• In a fight that precedes the final match, Li beats a guy, attempts to cave in the guy’s skull as the guy lies helpless on the mat, and then breaks the guy’s neck to make absolutely certain he dies. He expresses disdain and contempt in the face of everyone’s shock, and then finally decides to break his silence, but only to tell JCVD he’s going to kill him next.
What a master.
Far as I’m concerned, no movie villain has ever been as quietly brilliant and understated as Chong Li. He should’ve finished first here, Bill. (AND FOR EVERYONE READING, I RANKED HIM FIRST ON MY LIST, OBVS.) When he finds out that he didn’t, know that I’m telling him it was because you ranked him so low.
Bill: Yeah, karate movies aren’t sports movies. This is a Jean-Claude Van Damme movie, which is really its own genre. Shooter McGavin was no. 1 on my list and he wasn’t even on yours, Shea. We come from different worlds. When we find those rare spots where we agree, it’s where we find the truly transcendent villains. Let’s work together.
6. Wolf “The Dentist” Stansson in D2: The Mighty Ducks
Bill: I already covered Stansson’s backstory and why I think he ends up redeeming himself in the long run, but he’s such a wonderful villain in this movie. Somebody put together a video clip of great Stansson scenes and it covers his two best moments in the movie. First, when he deflates the beach ball that Team USA has been using — not with his bare hands, but while wearing hockey gloves, which is somehow infinitely tougher and more villainous. Then Bombay insults Stansson’s short professional career without warning. How annoying could one man possibly be? It’s no surprise that Stansson then slashes Bombay’s bad knee during the ensuing game of three-bar. If anything, Stansson took it easy on Bombay. If he had slew-footed him, Stansson would be higher on this list.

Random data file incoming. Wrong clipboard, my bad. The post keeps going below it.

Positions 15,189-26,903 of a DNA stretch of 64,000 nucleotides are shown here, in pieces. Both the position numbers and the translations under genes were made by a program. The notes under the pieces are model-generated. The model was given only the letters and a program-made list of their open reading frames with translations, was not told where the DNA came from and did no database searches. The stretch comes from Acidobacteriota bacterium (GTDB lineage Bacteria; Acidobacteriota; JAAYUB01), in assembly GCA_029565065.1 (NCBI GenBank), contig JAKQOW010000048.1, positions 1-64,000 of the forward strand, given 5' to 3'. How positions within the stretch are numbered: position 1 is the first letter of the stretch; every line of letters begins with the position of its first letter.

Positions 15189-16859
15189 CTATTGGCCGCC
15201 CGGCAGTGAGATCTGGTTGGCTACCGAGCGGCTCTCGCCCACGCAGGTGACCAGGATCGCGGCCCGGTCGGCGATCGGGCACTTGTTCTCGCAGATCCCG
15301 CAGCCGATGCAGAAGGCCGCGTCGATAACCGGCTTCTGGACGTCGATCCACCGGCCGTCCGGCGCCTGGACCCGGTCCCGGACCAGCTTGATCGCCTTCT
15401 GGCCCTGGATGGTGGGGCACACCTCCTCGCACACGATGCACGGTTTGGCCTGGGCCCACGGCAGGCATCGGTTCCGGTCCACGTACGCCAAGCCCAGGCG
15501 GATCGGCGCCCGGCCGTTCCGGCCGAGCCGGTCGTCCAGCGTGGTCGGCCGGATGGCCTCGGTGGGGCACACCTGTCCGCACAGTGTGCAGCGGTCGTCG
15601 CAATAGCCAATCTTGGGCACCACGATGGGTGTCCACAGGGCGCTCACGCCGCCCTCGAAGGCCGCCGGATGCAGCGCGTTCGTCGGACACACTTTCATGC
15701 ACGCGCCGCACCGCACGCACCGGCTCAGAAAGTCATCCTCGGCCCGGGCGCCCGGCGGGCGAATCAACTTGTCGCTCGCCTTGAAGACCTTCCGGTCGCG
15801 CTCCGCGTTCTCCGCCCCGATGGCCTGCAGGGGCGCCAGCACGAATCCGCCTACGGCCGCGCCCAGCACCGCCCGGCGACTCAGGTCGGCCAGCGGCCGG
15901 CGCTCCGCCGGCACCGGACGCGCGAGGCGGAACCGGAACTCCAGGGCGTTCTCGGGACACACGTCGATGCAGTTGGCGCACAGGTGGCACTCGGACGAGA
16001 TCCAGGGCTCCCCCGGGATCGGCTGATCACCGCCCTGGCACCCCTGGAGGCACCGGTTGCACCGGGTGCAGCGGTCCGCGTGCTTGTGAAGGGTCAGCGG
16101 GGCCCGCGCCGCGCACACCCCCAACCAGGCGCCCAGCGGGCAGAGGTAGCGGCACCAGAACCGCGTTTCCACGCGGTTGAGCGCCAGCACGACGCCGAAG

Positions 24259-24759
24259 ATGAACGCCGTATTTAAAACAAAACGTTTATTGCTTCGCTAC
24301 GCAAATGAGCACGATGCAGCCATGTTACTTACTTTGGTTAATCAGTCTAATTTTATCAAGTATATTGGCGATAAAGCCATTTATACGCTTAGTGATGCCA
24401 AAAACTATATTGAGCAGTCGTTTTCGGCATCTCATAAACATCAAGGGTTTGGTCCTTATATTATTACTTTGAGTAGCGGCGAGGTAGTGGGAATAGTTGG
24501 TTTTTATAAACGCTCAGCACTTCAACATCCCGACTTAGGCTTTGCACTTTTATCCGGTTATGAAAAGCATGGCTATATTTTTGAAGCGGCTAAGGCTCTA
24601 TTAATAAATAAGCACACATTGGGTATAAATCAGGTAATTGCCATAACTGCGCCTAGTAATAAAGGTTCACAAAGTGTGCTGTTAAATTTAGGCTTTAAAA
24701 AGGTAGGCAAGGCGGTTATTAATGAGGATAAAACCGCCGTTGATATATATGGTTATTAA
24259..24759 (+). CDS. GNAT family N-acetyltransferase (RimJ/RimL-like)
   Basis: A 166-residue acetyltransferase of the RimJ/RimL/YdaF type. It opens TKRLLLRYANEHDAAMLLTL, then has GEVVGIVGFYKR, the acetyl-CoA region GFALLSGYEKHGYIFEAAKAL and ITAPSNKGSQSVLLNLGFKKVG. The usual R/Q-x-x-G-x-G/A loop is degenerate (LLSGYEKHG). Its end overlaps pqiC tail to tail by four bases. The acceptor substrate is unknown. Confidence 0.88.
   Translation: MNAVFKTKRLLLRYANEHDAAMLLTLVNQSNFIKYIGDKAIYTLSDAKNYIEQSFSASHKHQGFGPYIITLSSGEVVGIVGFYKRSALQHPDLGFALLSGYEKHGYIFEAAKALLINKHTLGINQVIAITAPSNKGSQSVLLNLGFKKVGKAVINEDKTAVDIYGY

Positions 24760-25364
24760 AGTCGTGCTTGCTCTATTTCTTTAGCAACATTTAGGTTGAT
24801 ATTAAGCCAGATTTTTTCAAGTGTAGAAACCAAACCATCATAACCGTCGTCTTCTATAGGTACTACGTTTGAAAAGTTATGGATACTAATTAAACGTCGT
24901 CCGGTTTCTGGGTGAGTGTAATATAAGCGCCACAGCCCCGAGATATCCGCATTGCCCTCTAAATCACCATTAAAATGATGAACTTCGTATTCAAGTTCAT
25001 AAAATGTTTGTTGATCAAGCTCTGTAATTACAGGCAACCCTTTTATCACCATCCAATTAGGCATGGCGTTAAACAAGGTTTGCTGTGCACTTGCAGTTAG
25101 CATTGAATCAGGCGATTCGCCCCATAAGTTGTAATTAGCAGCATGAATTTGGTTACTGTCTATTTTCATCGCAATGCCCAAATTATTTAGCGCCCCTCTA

Also, just from his nickname and tenor alone, I guarantee that Stansson would have been one of the most popular hockey players in YouTube history. There would be all kinds of music videos and best-of clips for him, even though I guess canon suggests he retired 20 years before YouTube ever existed. Sean McIndoe would link to a Wolf Stansson video once a month minimum. Once every couple of weeks if he made it to the Leafs.
Shea: My favorite part of this movie was when the Ducks try the flying V and get demolished. I was real young when I watched this, so I remember seeing that and immediately thinking that Iceland was indestructible.
My second favorite part of the movie was that it had the kid from The People Under the Stairs in it. At the time, I was really thinking that all movies were real, that all the characters existed in the same universe, that they could all overlap. So I was very glad to see that he was able to pull his life together after such a traumatic experience.
5. Ernie McCracken in Kingpin
Bill: You can have your last decade of Bill Murray movies in which he plays the same bitter, wise old man in everything. I will take Bill Murray in Kingpin over everything else. McCracken is like a sleazier version of Shooter McGavin8 who has achieved the same level of dominance over the craft he’s chosen with a tenth of the actual return, so he feels more desperate and naturally acts more aggressively. Ernie McCracken has the same status and morality as a local used-car magnate, and that is the exact level of unearned gravitas that fits Bill Murray. I guess the Kingpin universe is a little more surreal, which seems weird given that Happy Gilmore gets into a fistfight with Bob Barker at one point, but I can’t imagine Happy Gilmore having his hand mutilated 20 minutes into the movie and it being quite as appropriate as it is for Roy Munson (another fantastic name) in Kingpin.
Again, though, I have serious bookmaking reservations. Claudia’s ex-boyfriend Stanley bets $500,000 on Big Ern to beat Roy in the finals, apparently doubling his stake in the process when McCracken rolls those three consecutive strikes to do so. First off, what casino is taking a $500,000 bet on one side of a bowling matchup? That doesn’t scream shady to you? And then, even more distressingly, how on earth is perennial contender Ernie McCracken even money against Roy Munson, a one-armed long shot who hasn’t been on the bowling tour for years? Munson’s seriously -120? Where is all this money coming in on Munson from? Bowling syndicate? Did they make their money betting on safeties in the Super Bowl? I hear that’s a really lucrative bet.